One classmate called him "foulmouthed," and another referred to him as that "sarcastic bastard." (O'Neill in later years, used to tell of his habit of blaspheming like a sailor, simply to annoy a number of fastidious youths of the class who were easily shocked.)
He had other interests. With the help of a German scholar, he translated all of a Nietzsche's Thus Spake Zarathustra, and his favorite authors changed to Nietzsche, Kropotkin, and Marx.
What did O'Neill get out of Professor Baker's course? "Well," he told Barret Clark, "not much out of the actual class-work itself. Necessarily, most of what Baker had to teach the beginners about the theatre as a physical medium was old stuff to me. Though on one occasion Baker told me he didn't think Bound East for Cardiff (written before I entered the class) was a play at all, I respected his judgement. The plays I wrote for him were rotten... Yes, I did get a great deal from Baker--personally. He encourage me--made me feel it was worth while going ahead."
Baker himself, in a letter in 1926, demonstrated his respect for O'Neill. "When O'Neill was working for me, he showed by the end of the year that he already knew how to write well in the one-act form, but he could not as yet manage the larger forms.
"I was very eager that he should return for a second year of work in these longer forms, but did not know till later that, though equally eager, his means at the moment made this impossible.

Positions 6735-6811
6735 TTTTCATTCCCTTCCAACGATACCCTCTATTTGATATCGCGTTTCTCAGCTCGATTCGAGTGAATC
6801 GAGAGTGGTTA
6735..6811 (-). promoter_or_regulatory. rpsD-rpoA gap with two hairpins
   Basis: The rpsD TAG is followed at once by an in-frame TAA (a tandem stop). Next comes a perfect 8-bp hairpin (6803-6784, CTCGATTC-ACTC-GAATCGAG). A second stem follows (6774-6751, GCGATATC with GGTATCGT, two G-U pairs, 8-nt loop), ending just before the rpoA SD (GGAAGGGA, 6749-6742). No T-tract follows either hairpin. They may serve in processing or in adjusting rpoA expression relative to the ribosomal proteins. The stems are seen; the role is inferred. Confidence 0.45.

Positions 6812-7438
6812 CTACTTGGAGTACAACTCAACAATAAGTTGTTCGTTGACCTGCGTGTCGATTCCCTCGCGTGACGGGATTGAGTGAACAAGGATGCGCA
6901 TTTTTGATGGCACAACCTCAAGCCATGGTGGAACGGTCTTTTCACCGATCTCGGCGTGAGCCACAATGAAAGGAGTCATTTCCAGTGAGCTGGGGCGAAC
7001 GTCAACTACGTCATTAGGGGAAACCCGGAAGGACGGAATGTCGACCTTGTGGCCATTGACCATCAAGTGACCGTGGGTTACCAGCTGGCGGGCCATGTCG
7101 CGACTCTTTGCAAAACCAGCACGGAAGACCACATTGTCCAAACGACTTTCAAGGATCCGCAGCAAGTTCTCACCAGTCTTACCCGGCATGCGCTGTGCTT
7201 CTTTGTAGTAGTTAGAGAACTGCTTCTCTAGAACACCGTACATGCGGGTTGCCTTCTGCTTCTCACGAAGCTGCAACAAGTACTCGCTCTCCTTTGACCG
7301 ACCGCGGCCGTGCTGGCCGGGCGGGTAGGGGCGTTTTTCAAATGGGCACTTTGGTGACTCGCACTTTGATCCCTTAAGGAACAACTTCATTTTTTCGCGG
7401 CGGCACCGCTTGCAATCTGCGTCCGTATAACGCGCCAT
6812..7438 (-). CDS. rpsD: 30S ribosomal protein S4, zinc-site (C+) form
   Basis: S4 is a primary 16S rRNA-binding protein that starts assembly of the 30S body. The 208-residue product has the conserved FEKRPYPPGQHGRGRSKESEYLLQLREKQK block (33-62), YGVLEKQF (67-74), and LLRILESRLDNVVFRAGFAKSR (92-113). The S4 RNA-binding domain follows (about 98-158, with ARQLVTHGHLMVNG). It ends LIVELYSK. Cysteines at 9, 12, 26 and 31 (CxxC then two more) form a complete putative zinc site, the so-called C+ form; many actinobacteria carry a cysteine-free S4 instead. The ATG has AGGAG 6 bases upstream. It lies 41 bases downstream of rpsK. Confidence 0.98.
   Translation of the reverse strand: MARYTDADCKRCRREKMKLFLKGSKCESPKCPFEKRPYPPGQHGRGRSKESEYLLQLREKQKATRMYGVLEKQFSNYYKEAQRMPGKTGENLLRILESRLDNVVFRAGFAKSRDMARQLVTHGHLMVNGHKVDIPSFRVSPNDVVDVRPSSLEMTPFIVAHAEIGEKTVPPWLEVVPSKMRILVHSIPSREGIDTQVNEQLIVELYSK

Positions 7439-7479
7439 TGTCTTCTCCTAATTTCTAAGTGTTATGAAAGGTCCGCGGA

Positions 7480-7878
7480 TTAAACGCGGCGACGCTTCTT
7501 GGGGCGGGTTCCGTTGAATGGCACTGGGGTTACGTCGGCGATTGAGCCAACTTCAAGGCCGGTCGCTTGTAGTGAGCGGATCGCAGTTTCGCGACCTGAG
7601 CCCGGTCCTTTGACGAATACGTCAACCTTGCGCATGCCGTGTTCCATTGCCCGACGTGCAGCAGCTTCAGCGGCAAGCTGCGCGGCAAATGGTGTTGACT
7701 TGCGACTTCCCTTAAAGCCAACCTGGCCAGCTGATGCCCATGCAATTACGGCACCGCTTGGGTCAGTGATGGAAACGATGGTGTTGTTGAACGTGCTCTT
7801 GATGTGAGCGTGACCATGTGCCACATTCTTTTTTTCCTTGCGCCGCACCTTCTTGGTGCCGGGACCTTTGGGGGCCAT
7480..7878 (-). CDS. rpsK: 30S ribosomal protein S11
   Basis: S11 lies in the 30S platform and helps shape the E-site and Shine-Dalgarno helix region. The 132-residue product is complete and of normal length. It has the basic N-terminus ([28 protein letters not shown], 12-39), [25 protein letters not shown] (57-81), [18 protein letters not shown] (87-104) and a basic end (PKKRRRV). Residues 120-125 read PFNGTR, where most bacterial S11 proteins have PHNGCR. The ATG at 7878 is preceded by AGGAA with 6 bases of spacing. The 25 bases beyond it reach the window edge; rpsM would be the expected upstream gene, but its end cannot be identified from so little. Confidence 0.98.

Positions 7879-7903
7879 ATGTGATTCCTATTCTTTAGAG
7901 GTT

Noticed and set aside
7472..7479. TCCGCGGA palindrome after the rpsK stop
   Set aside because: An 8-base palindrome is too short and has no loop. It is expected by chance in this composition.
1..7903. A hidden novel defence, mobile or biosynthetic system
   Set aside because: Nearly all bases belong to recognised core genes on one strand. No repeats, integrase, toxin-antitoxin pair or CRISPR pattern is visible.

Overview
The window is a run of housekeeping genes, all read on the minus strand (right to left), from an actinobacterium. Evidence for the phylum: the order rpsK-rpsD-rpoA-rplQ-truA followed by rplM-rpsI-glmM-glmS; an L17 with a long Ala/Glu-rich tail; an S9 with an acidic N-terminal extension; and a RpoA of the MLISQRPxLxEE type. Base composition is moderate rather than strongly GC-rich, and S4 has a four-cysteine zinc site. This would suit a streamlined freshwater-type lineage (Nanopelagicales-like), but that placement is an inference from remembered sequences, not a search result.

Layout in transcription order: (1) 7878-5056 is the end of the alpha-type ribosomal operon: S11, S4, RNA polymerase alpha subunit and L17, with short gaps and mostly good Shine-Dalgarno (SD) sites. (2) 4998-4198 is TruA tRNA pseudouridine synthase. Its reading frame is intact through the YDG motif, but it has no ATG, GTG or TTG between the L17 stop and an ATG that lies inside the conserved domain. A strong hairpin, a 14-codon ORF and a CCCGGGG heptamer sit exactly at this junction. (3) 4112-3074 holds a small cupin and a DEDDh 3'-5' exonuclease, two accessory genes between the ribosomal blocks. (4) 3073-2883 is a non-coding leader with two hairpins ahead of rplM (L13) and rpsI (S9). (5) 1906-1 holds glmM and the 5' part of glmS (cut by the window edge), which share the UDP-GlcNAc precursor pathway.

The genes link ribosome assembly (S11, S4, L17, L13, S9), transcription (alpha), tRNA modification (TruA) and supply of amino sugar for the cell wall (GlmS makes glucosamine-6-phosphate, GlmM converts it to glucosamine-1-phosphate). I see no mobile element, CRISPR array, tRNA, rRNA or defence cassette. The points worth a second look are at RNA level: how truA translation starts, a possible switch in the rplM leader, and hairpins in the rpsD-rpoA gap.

"O'Neill, when with me, worked steadily and with increasing effectiveness. He seemed absorbedly interested in what he was trying to do. Because of his wider experience of life, he seemed a good deal older than most of the men in the course, although not really so in years.
"He seemed a little aloof, though I never found him so personally. This, I think, came quite as much from a certain awe of him in his fellow-students because of his wider experience, as from any holding apart by him....
"After all these years my pleasant memory of O'Neill in the work is far more vivid than the memory of the details of that work."
O'Neill went from Harvard to Greenwich Village.
It was Baker's personality, not the mechanics of the class-work, that influenced the young playwright. The exact nature of this influence is never defined, but merely referred to as there; it kept the student going. Baker was a sympathetic audience, a somewhat limited educational role.
Comparison with Wolfe
This role, however, gains added significance when O'Neill's year at Harvard, 1914, is compared with the year of another writer: Thomas Wolfe, 1921.
Wolfe, unlike O'Neill, came from the South. Unlike O'Neill, he had lived at home most of his life. Unlike O'Neill, he had come to no resolution of the course his life and art would take.
Wolfe arrived in Boston after four years at a state college in North Carolina. His first, and most enduring, impression of Harvard was symbolized by Widener Library, Maxwell Geismar writes: "As a young man he had been driven wild by the sight of the Harvard Library--by the fact that the volumes were appearing on the shelves faster than he could read them, and the fact that simultaneously, while he was reading, outside, on the bare New England streets, were passing thousands of faces he had not seen, people he had not talked with, lives he had not known."
His immediate reaction to the Harvard community was dislike. In his classmates especially, with the ex- ception of the tortured, in-grown, dead and beautiful Starwick, he found the stoniness, the apathy, the lifeless wit which characterized the Harvard literati.
The class's "lack of warmth," wrote Wolfe in Of Time and the River, "the absence of inner radial heat which, not being fundamental in the structure of their lives, had never been wanted, filled [me] with a horror and impotent fury...."